Years and years ago there was a marvelous lady in a Texas town who was a fixture and institution. She ran a dance studio that produced a yearly extravaganza seen by several thousand people. Her productions were in place of the traditional dance recitals that most dance studios do to show the development of students. But Dixie Dice was different. She was an institution, a cultural icon that transformed that Texas Town into Broadway Central at least once a year.
Every summer she would go to New York and see virtually every Broadway show, returning full of ideas for shows, borrowing a little from this and a little from that. She would write the scripts, cast the parts, and manage to involve every dance student in chorus lines, chorus scenes, and/or roles that moved the plot along.
I knew nothing of Dixie Dice when I began playing softball at the tender age of six. I went from position to position, playing third, and then finally settling in as a catcher because I had a strong and accurate arm and could throw runners out at second.
When I was about seven, a new kid joined the team. His name was Jimmy Hobbs, and Jimmy could pitch a softball so hard, it knocked me over when I first tried to catch him. Jim was strong, and I was impressed. I asked him about it.
"Dixie Dice," he said.
"What's that?" I blurted out, not sure I had heard him correctly.
"I take dance lessons with Dixie Dice."
"DANCE??!!??" I was flabbergasted. This is about the only time I have ever used that word, but it seemed to me at that moment Jimmy was possibly insane.
"Yeah, come along with me. I go every Saturday."
So I went with him to the Dixie Dice Dance Studio, and she loaned me some tap shoes. First we warmed up with exercises to make us more flexible and stronger. Then we started with flap-step routines up and down the studio, gradually increasing the tempo and adding music. Then we learned shuffle steps. I caught on fast. Dixie was impressed.
Now you should know that Dixie Dice was famous not only for her Broadway-style shows, but the local legend was that she had discovered Cyd Charisse who happened to be from our town. The legend was that Dixie Dice had taught her in ballet classes and recognized that she had star talent. All of the biographies seem to start when Cyd is about 12 or 14 and don't mention Dixie, but the legend goes so far as to claim that Dixie was responsible for getting her a start in Hollywood. It may or may not be true, but the point was that everyone in town subscribed to the local legend.
If you have never seen Cyd Charisse then you should be aware that she has been described as the most beautiful dancer ever filmed in Hollywood, and she had legs that were legends unto themselves...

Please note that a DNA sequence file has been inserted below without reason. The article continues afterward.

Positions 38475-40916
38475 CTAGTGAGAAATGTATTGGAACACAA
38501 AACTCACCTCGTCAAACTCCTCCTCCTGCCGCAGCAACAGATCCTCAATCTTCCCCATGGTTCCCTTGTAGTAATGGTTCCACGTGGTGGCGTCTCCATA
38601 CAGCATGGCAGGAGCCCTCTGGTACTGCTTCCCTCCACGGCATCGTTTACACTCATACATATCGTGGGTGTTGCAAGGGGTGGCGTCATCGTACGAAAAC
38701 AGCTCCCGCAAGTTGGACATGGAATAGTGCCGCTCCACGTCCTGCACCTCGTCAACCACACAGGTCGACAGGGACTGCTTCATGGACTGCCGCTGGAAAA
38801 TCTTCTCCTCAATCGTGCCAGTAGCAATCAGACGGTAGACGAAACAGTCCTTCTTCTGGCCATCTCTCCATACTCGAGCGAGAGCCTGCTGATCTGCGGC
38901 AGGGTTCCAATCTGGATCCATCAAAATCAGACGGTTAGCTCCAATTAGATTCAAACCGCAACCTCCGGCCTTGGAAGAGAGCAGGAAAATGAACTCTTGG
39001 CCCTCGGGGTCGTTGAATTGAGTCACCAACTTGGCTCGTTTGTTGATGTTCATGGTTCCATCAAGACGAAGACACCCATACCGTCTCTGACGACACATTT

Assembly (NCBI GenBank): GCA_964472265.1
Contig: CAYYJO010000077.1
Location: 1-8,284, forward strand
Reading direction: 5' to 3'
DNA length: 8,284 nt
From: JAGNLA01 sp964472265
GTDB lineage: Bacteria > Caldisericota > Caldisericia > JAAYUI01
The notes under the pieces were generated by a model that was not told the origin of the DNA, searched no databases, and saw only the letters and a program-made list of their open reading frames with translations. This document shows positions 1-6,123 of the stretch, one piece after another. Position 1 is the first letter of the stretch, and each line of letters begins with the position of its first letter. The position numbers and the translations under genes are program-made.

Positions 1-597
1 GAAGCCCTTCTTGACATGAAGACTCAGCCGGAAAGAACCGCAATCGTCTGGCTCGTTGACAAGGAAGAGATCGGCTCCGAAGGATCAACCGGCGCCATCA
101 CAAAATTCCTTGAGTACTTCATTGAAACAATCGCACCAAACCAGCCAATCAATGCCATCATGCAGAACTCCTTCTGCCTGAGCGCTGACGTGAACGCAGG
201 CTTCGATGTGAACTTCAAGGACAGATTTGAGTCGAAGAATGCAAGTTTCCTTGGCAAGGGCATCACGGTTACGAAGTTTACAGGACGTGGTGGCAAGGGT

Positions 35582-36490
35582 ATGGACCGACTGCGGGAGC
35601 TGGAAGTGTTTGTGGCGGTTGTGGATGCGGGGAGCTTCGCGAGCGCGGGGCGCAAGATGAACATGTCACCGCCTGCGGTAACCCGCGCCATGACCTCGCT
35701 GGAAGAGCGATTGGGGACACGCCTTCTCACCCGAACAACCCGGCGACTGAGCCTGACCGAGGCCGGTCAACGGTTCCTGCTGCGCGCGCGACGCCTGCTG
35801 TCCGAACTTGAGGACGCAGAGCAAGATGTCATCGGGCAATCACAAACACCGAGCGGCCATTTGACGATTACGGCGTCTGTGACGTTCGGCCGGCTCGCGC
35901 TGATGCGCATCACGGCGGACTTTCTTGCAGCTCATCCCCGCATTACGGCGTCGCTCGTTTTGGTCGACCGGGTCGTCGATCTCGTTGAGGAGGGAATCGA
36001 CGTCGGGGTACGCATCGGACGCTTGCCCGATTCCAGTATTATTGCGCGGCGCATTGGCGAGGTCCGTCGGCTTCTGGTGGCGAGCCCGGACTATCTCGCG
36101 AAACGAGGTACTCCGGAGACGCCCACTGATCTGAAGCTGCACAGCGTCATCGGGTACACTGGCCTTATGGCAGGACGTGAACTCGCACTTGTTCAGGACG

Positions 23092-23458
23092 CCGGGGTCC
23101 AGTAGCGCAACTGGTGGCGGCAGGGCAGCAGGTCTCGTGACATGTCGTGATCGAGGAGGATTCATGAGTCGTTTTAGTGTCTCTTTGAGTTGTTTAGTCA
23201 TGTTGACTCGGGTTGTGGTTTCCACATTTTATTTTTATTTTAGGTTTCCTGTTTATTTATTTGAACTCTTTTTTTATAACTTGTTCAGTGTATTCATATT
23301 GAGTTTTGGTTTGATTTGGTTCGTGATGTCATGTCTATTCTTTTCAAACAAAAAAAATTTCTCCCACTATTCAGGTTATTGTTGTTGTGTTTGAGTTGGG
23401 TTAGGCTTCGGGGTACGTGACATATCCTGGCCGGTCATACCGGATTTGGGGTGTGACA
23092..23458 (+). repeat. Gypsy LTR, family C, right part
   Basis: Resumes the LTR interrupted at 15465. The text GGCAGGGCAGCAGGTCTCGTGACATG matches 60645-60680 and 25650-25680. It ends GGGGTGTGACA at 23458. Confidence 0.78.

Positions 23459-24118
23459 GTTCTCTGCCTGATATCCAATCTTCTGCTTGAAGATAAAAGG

My skills as a dancer over the next few years were increasing literally by leaps and bounds. Dixie's model for me was Donald O'Conner, and it was one of those "anything you can do, I can do better" fantasies that fueled my efforts, along with encouragement from Dixie Dice. If you have seen any of Donald O'Conner's tap routines, then you have an idea of what I was doing at around age ten. Of course, I am sure my fantasies must be mixing with memories to the point that I can't be too responsible, but Dixie seemed to see it and began to plot my career as a child star in Hollywood. Of course, this was the fantasy of just about every mother with a child the age of Shirley Temple. Except that Dixie wasn't my mother...or my father.
Dixie had contacts in Hollywood, and they were willing to see me. So Dixie drives to my house and meets with my parents and tells them that she is 100% certain that I could become a sensational child star. She already had some auditions line up in Hollywood.
My Dad paused and then smiled. He said, "Dixie, we love you, but there isn't a chance in hell that my son is going to Hollywood."
That was that. A promising career nipped in the bud, or should I say toe? My mother was strangely silent. I had a feeling that if it had been up to her, I might have gone.
But as for baseball, I did get a lot stronger. I became a hardball pitcher with a winning record, throwing a devasting fastball and a slider that I could aim at behind the player's back and it would break across the plate for a strike. Even threw a few no-hitters. I played softball and baseball for about nine years, but that career slipped through my fingers, so to speak.
Thinking back, it was another era, another lifetime, but I am all the richer for the fantasies that framed my younger days in a past long ago and a place that no longer exists.